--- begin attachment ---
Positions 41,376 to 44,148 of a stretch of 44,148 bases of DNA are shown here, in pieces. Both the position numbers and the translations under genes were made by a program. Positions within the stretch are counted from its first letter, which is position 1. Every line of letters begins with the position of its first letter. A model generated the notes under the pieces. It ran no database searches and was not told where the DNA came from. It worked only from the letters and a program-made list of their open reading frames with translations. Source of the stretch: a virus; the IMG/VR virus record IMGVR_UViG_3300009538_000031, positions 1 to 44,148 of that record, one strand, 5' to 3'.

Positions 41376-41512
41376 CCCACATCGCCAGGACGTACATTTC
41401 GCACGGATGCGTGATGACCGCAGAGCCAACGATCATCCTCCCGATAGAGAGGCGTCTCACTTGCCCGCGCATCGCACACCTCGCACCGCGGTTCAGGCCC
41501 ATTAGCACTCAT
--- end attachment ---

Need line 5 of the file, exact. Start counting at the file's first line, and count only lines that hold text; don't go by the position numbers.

41501 ATTAGCACTCAT